Minimum Width Requirements for New Mobile Homes

There was a typo in the newsletter that was distributed which stated that the minimum width requirement for new mobile homes in the community was 6.1 m (20 ft). As a point of clarification, mobile homes with a minimum 4.9 metre (16 feet) width will be permitted in the Mobile Home Park (MHP) zone.

Affordable Housing

The issue of affordable housing is one that is present in every community. The District of Tumbler Ridge has attempted to make affordable housing more accessible for everyone, and in all areas of the community. This has been attempted by implementing the following regulations:

·Allowance of secondary suites in the R2 zone

·A Small Lot Residential zone (R1), which was present in the previous Land Use Bylaw, is again present in this new zoning bylaw. This zone permits single family residential lots with a minimum parcel size of 372 m2 and minimum principal building size of 60 m2, which is much smaller than the regular single family residential lots with a minimum parcel size of 475 m2 and minimum principal building size of 74 m2.

·Within the R1 and R2 zones, modular homes are permitted. Modular homes within the R1 and R2 zones are regulated to permit only those of a higher standard. This is accomplished through a minimum width requirement (6.1 m), maximum age restriction (10 years), and adherence to the applicable CSA standards. Many people are choosing modular homes because they are less expensive than purchasing or constructing a typical single family home. In addition to this, because of the shortage of skilled trades people in BC, construction times for a new home may be quite lengthy, whereas the construction requirements on a modular home are minimized due to its construction at a factory.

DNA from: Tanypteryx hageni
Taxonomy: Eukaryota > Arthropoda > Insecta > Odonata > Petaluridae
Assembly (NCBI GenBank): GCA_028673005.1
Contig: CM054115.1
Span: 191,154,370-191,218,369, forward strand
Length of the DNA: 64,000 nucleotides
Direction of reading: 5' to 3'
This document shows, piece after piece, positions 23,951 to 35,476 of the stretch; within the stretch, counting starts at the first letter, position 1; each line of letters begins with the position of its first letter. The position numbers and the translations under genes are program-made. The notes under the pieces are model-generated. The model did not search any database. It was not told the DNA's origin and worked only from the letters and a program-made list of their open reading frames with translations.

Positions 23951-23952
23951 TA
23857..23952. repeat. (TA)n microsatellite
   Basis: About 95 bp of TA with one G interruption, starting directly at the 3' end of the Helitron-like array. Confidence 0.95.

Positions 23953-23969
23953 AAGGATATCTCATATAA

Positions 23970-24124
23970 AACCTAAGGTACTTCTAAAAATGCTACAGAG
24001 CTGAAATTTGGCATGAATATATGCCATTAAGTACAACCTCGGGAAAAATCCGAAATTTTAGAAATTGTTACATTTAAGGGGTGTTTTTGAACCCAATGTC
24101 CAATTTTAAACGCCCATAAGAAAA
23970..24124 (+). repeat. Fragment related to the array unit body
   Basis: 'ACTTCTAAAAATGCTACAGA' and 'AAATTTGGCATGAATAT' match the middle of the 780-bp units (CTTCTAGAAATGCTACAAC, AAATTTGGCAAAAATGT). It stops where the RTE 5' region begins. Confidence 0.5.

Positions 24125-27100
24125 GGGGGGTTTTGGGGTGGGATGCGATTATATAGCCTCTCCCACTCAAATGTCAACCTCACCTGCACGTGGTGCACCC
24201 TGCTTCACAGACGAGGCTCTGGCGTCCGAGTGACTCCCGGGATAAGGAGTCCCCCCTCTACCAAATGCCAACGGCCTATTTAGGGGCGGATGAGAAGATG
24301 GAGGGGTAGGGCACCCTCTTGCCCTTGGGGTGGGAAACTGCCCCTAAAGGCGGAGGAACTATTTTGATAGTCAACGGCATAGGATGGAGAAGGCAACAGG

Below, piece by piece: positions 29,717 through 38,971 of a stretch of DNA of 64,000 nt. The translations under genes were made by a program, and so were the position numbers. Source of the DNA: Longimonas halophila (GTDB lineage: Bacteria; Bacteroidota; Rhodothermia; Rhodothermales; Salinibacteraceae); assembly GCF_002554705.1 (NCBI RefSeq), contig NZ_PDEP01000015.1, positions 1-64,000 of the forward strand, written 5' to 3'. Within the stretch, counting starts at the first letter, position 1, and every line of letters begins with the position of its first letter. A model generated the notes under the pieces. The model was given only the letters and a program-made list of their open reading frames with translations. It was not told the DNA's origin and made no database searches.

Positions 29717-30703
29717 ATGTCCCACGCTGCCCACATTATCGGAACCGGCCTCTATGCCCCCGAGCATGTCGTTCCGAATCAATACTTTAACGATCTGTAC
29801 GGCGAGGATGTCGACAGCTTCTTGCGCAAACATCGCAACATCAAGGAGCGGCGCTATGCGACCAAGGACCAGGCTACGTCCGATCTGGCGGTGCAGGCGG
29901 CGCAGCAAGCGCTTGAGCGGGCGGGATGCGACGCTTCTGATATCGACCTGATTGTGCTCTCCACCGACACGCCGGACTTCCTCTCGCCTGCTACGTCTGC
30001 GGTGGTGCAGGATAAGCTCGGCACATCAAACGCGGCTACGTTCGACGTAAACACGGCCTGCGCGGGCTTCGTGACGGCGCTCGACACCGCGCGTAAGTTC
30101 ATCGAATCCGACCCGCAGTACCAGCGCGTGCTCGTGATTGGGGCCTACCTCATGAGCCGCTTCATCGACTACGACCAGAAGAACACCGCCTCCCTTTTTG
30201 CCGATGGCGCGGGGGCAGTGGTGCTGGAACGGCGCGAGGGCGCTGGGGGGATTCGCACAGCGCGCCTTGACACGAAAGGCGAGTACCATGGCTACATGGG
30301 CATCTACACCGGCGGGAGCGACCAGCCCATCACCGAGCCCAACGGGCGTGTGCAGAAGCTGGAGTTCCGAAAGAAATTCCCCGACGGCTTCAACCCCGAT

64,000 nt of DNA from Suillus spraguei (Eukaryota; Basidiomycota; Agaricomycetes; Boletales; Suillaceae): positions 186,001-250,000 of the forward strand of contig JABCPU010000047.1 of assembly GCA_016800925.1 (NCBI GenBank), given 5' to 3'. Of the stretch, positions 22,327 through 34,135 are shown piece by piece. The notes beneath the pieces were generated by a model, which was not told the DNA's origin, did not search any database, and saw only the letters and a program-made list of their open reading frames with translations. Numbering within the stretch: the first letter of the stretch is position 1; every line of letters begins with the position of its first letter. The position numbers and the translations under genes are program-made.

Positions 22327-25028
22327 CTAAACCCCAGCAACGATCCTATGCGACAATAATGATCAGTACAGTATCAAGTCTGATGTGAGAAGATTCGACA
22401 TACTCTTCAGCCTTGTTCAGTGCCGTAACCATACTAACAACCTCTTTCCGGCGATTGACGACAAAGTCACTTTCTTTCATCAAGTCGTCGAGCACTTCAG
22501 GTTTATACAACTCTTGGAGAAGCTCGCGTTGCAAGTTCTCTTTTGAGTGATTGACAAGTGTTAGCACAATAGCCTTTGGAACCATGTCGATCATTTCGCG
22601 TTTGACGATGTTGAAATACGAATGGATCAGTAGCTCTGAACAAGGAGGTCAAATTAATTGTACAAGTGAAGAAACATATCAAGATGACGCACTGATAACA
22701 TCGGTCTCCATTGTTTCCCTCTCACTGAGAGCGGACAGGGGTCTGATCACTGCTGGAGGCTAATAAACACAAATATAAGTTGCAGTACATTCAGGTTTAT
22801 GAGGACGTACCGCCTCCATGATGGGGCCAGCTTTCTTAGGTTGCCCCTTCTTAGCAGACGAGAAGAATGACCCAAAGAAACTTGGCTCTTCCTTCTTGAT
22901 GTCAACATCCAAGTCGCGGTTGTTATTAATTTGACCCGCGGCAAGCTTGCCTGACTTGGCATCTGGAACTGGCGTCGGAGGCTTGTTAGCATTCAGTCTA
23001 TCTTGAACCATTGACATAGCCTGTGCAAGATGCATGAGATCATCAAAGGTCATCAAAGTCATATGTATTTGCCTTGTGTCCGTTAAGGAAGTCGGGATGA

Parking

Some concerns were raised that there appeared to be inconsistencies in the parking requirements for homes with secondary suites proposed for the new bylaw. To clarify this point: a home that contains a secondary suite will have to have a total of three off street parking spaces. Two of these three parking spaces are for the primary residence, while the third parking space is for the secondary suite. In addition, those homes operating as bed and breakfasts must provide two parking spaces for the primary residence, plus an additional space for each guestroom provided. This could result in up to five parking spaces required for a bed and breakfast that has the maximum number of three guestrooms. However, the parking spaces are not permitted to utilize more than 15% of the total parcel area.

Bed and Breakfasts

Concerns were also raised about regulations proposed for the length of stay and the guest capacity of B&B?s in our community. Following discussions and some research, it was decided that the maximum length of stay in B&B?s could be raised to the provincial standard of 28. In order to accommodate the presence of families in these establishments, the capacity regulation was refined to a maximum of 6 adult guests. Finally, in order to establish a consistent standard throughout the community, licensed B&B?s will also have to be accredited through Tourism BC standards in order to operate in our town.

The next step for the bylaw is the official adoption process, which also includes a public hearing. There will be a meeting on December 5th for the first two readings of the bylaw, following that, a public hearing will be held to gather any remaining feedback people may have about the bylaw. If you are interested, please be sure to watch for the hearing postings. Copies of the bylaw will be posted online at www.TumblerRidge.ca and can be purchased at the Front Desk of Town Hall. As always, please feel free to direct any questions you have to Ray Proulx ? Economic Development Officer at 242-4242 ext.225 or edo@dtr.ca.